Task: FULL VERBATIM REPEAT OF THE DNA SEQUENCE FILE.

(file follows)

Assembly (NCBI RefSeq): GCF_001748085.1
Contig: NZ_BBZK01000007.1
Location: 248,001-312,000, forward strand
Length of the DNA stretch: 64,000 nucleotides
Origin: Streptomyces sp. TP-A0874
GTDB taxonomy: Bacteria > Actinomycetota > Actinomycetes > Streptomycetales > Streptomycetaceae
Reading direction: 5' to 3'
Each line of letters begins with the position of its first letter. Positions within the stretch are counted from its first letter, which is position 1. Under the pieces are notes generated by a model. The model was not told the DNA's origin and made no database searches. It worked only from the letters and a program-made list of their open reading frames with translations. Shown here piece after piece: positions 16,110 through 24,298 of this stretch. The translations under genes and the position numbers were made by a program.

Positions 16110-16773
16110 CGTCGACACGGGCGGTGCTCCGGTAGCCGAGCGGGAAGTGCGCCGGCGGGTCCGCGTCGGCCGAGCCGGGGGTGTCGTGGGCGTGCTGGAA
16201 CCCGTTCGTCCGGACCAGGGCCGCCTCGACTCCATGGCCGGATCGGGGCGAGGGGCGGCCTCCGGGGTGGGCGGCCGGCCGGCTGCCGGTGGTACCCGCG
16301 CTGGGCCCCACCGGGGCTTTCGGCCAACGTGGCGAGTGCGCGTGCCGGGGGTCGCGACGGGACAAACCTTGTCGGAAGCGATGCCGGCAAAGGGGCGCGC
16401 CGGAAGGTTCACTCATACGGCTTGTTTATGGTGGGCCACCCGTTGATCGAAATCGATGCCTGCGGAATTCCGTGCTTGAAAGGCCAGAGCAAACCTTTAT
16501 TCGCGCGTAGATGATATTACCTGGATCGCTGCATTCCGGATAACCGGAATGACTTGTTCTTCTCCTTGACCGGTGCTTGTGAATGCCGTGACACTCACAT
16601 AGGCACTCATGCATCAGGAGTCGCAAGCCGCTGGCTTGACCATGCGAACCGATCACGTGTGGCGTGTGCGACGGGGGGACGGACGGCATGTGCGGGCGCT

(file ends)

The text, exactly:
Assembly (NCBI RefSeq): GCF_001748085.1
Contig: NZ_BBZK01000007.1
Location: 248,001-312,000, forward strand
Length of the DNA stretch: 64,000 nucleotides
Origin: Streptomyces sp. TP-A0874
GTDB taxonomy: Bacteria > Actinomycetota > Actinomycetes > Streptomycetales > Streptomycetaceae
Reading direction: 5' to 3'
Each line of letters begins with the position of its first letter. Positions within the stretch are counted from its first letter, which is position 1. Under the pieces are notes generated by a model. The model was not told the DNA's origin and made no database searches. It worked only from the letters and a program-made list of their open reading frames with translations. Shown here piece after piece: positions 16,110 through 24,298 of this stretch. The translations under genes and the position numbers were made by a program.

Positions 16110-16773
16110 CGTCGACACGGGCGGTGCTCCGGTAGCCGAGCGGGAAGTGCGCCGGCGGGTCCGCGTCGGCCGAGCCGGGGGTGTCGTGGGCGTGCTGGAA
16201 CCCGTTCGTCCGGACCAGGGCCGCCTCGACTCCATGGCCGGATCGGGGCGAGGGGCGGCCTCCGGGGTGGGCGGCCGGCCGGCTGCCGGTGGTACCCGCG
16301 CTGGGCCCCACCGGGGCTTTCGGCCAACGTGGCGAGTGCGCGTGCCGGGGGTCGCGACGGGACAAACCTTGTCGGAAGCGATGCCGGCAAAGGGGCGCGC
16401 CGGAAGGTTCACTCATACGGCTTGTTTATGGTGGGCCACCCGTTGATCGAAATCGATGCCTGCGGAATTCCGTGCTTGAAAGGCCAGAGCAAACCTTTAT
16501 TCGCGCGTAGATGATATTACCTGGATCGCTGCATTCCGGATAACCGGAATGACTTGTTCTTCTCCTTGACCGGTGCTTGTGAATGCCGTGACACTCACAT
16601 AGGCACTCATGCATCAGGAGTCGCAAGCCGCTGGCTTGACCATGCGAACCGATCACGTGTGGCGTGTGCGACGGGGGGACGGACGGCATGTGCGGGCGCT